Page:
Yankees Prospects Under Pressure Following Andrew Miller’s MVP

Whether or not the Yankees made the right choice in trading Andrew Miller to the Indians will come down to the overall development of the prospects they received in return.

Former Yankees stopper Andrew Miller was flat out stellar in the ALCS–striking out 14 batters in 7.2 innings of shutout ball against the big bats of the Toronto Blue Jays. Along the way, Miller tied Brad Lidge‘s 2004 record for the most punch outs in LCS history, garnering the prestigious ALCS Most Valuable Player award.

Through the first two rounds of the playoffs, Miller has struck out 21 batters in 11.2 innings while allowing no runs, two walks, and just five hits. In the series-clinching Game 5, Miller went 2.2 innings, his longest outing since being converted to a relief pitcher back in 2012.

When the Indians acquired Miller on Aug 1, Cleveland fans were split on if their club did the right thing, giving up a sizable haul for a 31-year-old late-inning arm. Regardless of the fact he’s signed at a club controlled $9MM for two more seasons, loyal Tribe supporters had a hard time saying goodbye to the club’s No. 1 prospect Clint Frazier, and No. 5 prospect Justus Sheffield.

Yes, Ben Heller and J.P. Feyereisen were also sent to the Yankees, but those two were merely throw-ins (although Heller has already seen time at the big league level).

Since his arrival, Miller has shown Cleveland why those in the Bronx fell so deeply in love with him. He’s minus an ego–willing to do whatever it is the manager asks of him to win ball games. They’re simply aren’t many players like that around anymore.

Which is why Frazier, Sheffield, and Heller (to some extent) will need to blossom into the type of productive Major Leaguer’s scouts have touted them as.

This isn’t a detriment to any of the aforementioned blue chip prospects, rather a testament to how clutch Miller has been. Being a highly touted big league hopeful is one thing, but living up to the hype left by a guy who has willed his new team to a World Series is a whole ‘nother thing.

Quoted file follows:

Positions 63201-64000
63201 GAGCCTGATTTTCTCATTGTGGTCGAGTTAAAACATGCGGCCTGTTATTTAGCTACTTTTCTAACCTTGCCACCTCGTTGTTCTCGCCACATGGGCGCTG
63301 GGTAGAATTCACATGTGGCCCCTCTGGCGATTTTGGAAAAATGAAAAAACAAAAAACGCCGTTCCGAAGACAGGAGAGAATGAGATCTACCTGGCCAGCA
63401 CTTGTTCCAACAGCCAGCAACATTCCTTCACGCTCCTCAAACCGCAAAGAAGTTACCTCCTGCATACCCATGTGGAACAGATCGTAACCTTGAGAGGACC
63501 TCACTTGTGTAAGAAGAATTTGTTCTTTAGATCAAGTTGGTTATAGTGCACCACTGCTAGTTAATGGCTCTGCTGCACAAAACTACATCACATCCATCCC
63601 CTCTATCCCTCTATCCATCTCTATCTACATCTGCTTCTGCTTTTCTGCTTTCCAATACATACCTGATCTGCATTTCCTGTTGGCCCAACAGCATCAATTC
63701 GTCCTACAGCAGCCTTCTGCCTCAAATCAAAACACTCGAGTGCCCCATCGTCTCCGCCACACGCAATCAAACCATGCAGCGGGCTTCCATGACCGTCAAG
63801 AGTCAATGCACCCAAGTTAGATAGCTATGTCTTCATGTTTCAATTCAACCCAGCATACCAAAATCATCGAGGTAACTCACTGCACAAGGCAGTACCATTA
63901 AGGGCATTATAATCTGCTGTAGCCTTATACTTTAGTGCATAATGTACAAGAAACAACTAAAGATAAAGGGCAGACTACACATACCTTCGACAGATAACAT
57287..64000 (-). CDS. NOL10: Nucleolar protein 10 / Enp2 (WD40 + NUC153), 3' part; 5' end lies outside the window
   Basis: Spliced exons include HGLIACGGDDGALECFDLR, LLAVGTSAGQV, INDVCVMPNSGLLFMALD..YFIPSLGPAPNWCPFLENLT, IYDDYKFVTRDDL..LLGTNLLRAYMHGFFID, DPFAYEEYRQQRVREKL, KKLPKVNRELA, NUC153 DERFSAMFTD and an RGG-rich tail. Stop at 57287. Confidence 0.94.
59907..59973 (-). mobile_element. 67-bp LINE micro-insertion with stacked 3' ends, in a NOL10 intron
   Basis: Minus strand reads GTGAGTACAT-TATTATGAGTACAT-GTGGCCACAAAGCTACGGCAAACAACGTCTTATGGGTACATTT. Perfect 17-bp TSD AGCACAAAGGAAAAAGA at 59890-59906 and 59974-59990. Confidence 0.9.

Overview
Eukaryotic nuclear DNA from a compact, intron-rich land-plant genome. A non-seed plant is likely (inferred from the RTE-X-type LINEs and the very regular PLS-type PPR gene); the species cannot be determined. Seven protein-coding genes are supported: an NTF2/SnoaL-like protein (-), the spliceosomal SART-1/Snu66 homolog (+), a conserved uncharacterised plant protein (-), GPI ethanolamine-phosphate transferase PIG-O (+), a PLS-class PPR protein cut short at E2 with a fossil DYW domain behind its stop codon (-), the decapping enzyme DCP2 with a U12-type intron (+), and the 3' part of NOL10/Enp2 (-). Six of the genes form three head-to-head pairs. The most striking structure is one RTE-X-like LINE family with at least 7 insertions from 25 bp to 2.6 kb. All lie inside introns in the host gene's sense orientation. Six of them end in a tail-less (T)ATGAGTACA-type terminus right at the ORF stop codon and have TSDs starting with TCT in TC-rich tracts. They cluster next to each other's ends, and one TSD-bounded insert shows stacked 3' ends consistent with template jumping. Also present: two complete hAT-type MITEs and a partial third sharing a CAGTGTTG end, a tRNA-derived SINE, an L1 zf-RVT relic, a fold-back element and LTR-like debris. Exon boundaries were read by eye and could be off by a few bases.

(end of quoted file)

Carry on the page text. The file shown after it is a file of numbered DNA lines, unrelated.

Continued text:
Frazier is the one guy who will make or break this deal for the Yankees. The No. 5 overall draft pick in the 2013 draft, Frazier is the closest thing to a five-tool player the organization has seen in some time.

With raw power, capable of driving the ball to all corners of the park, Frazier has drawn comparisons to Mike Trout because of his aggressive approach, solid speed, and plus arm.

In only 25 games at Triple-A Scranton, Frazier hit .223 with 3 HR, 7 RBI, and 30 strikeouts. While these numbers would suggest a-ways to go before those Trout comparisons come to fruition, Yankees GM Brian Cashman has already stated that Frazier won’t be headed to New York until 2018 at the earliest.

The 31st pick in the 1st round of the 2014 draft, Sheffield hasn’t let his slight frame stop him from being projected as a middle of the rotation mainstay. At 5’10”, Sheffield creates great downward trajectory that enables him to keep the ball in the yard, while reaching the mid 90’s with his moving fastball.

Of the footage I’ve seen, I’d liken Sheffield’s stuff to a young Scott Kazmir. Remember how good he was with the Rays? In 125.1 innings through three different levels of Minor League ball, Sheffield was a solid 10-6, with a 3.09 ERA, and 129 strikeouts.

Very rarely do blockbuster trades work out for all teams involved. Perhaps this one will do just that.

The Indians will open Game 1 of the World Series at home, on the same night LeBron James and company unveil their NBA Championship banner just across the street at Quicken Loans Arena.

Call it fate, call in BelieveLand. Even if the newest model of Titletown, USA is unable to secure its first World Series title since 1948, the Indians should have no regrets about that deadline day swap with the Yankees.

Nor should the Yankees for that matter. While it may hurt to see Miller put up career defining numbers in a different uniform, Yankees fans can take solace in knowing our club may still get the better of the deal. We’ll just have to wait and see–which won’t be easy.

Congratulations, Cleveland. Go out and shock the world!

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